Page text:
THE PRIVATE LIFE OF THE BRAIN. By Susan Greenfield. Allen Lane pound;18.99
The mind is its own place, and in itself Can make a heaven of hell, a hell of heaven.
Thus said Milton's Satan (Paradise Lost, Book I, line 249) and thus argues Professor Susan Greenfield, give or take a neuron or a million and a "busy crowd" of neuro-chemical transmitters.
In her engaging but ultimately frustrating account of the way consciousness is generated, Professor Greenfield tells us a lot about the physical configuration of the brain, how she envisages the mind (basically, the brain in action) and a bit about what she calls the self (how the brain in action thinks of itself). To these fascinating subjects she brings her expertise as professor of pharmacology at the University of Oxford.
In concise footnotes, she lays out what is known so far about the electrical (neuronal) networks, chemical exchanges and hormonal surges that flit through our grey matter. A lay reader can only be dazzled.
Yet these are footnotes and necessarily cramped. A rendering for general interest can be found in John McCrone's Going Inside, published last year by Faber, which explains more fully current thinking - that mental activity resides in linkages of neurons across the whole brain rather than solely in areas dedicated to seeing, memory and so on - though there seem to be command centres for various faculties, too. And that the brain is a complex system operating and adjusting on constant feedback.
Greenfield's theory is paradoxical. Emotion, she suggests, is always present - a kind of soup in which consciousness wallows - but it is also the antidote to cognitive thought. As the antidote, it is adaptive (selected through evolution) she says, because it prevents us from withdrawing too far into the absorbing world of inner thought - by precipitating us into the here and now, emotion keeps us physically aware enough to survive. Here Greenfield is on dodgier ground - ground well trodden by philosophers, poets, novelists and all the rest of us, who, after all, have emotions too.
Are all emotions solely of the kind experienced at a rave or in orgasm in which as she argues, we abandon thought? I suggest not. Just think of the triumph felt on solving some cognitive problem. And is emotion always used to flee the compulsion to withdraw into thought? Don't many people (academics, for instance) use the pursuit of thought to avoid the pressure of emotion?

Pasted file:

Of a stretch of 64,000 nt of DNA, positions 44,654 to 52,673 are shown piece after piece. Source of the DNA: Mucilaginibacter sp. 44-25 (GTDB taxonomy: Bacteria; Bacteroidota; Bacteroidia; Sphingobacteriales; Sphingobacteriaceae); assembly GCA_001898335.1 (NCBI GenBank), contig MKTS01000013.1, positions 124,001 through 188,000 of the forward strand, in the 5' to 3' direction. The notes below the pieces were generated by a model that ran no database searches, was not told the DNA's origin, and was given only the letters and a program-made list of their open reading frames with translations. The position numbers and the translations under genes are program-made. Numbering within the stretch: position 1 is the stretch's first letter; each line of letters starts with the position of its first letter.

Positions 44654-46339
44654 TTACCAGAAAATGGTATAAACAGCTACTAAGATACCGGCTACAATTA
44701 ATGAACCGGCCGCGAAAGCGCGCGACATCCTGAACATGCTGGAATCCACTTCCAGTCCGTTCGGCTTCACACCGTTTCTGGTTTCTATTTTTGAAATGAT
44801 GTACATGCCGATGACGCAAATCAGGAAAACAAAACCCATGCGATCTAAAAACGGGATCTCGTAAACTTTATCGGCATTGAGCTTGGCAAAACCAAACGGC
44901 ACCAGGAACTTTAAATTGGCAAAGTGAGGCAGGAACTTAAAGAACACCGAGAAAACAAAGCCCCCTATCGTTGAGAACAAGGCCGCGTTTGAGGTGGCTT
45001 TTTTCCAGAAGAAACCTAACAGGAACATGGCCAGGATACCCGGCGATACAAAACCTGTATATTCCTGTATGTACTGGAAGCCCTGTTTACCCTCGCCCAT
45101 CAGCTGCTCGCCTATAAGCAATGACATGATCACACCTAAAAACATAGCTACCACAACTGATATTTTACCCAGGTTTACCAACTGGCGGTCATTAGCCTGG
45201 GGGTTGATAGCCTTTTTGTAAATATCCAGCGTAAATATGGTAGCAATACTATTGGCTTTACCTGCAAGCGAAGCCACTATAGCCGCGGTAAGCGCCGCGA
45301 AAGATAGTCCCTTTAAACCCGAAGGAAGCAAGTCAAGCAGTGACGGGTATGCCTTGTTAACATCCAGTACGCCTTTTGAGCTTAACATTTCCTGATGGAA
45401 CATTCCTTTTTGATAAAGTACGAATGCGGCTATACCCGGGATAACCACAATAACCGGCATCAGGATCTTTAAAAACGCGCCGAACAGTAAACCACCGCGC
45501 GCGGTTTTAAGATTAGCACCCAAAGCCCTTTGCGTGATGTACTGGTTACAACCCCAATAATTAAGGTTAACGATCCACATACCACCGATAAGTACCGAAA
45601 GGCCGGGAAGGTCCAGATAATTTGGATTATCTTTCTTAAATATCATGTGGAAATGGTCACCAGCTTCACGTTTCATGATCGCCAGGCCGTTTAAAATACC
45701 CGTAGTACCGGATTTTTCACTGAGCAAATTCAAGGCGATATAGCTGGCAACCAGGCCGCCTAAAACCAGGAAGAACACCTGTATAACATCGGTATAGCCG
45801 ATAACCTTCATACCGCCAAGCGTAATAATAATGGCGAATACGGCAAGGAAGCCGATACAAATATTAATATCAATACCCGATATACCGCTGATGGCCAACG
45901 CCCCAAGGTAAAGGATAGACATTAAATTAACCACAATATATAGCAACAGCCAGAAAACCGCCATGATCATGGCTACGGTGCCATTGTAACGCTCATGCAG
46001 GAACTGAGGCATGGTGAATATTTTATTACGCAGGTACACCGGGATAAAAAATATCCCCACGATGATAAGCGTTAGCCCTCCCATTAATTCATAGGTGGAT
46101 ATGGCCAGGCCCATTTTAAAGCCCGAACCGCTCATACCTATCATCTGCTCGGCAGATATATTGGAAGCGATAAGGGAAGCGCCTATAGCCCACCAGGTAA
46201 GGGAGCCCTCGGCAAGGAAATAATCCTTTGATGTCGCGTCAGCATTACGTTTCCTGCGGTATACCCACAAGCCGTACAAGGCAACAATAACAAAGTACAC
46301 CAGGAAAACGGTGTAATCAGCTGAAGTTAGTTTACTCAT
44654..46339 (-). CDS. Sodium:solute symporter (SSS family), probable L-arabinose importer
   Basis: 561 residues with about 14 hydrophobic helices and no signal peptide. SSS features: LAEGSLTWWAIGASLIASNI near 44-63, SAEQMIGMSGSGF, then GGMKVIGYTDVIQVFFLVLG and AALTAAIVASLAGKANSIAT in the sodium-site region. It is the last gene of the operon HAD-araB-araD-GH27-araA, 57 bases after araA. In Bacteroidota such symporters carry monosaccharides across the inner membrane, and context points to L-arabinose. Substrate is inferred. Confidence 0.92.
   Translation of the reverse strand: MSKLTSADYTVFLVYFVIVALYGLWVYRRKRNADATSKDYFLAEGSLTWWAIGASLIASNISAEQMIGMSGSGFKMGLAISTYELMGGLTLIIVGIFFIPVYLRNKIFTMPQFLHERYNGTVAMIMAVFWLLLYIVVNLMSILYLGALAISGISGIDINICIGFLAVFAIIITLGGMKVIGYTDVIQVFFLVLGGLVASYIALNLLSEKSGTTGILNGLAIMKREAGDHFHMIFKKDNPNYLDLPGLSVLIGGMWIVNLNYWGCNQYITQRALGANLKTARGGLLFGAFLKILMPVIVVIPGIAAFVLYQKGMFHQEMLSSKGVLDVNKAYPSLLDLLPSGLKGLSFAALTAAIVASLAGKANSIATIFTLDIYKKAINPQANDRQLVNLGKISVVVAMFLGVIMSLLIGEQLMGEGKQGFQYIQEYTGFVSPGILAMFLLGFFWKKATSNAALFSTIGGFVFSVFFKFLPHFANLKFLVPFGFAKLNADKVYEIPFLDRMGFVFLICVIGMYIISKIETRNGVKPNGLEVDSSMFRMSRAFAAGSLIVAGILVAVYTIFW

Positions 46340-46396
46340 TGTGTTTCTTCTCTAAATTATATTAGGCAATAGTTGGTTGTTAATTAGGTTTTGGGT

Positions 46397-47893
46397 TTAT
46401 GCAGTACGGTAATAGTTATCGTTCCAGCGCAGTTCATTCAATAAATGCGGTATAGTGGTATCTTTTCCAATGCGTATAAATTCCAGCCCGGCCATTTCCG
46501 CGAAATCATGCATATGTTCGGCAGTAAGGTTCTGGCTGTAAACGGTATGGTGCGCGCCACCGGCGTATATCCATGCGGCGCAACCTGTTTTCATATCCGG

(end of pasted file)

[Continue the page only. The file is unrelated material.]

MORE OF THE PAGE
Furthermore, and most importantly, most emotions are not akin to the thrill of bungee-jumping (Greenfield's prime example). Most of our emotions are directed at others. When not aroused by specific relationships, emotions are still governed by value systems which many psychologists explain as rooted in early emotional attachments. Such social and familial aspects to emotion - and to the organisation of our attitudes through it - are absent here.
Philosophers would call her approach solipsistic. And, like Milton's Satan, she is also a mentalist, despite her focus on the mechanics of the brain and identification of that physicality with the more tenuous concepts of mind and self. Like University of Iowa neuroscientist Antonio Damasio, Greenfield acknowledges that the brain is intimately linked (via the neuro-chemicals of emotion) to its host body. Yet without cultural contexts, that linkage is content-free, null, empty.
Greenfield is dismissive of Daniel Dennett, philosopher and author of Consciousness Explained (Penguin, 1993), who points to language as the primary route not just for communicating, but also for understanding. But if experience orders the brain's electro-chemical functioning, as Greenfield shows, with so much of our experience being language-mediated, surely language (a cultural construct) must also play a part?
To return to Paradise Lost, Satan's words strike a chord. We all know preconceptions can colour our experience. Yet Milton puts these words into the mouth of the Satan. And, in the next few books of Paradise Lost, Satan is banished to Hell and discovers, along with the reader, that it is nothing like Heaven, whatever he claims.
No brain leads a life so private that the world cannot impinge. And if it did, it would not be, in any recognisable sense, human. Consciousness remains to be explained.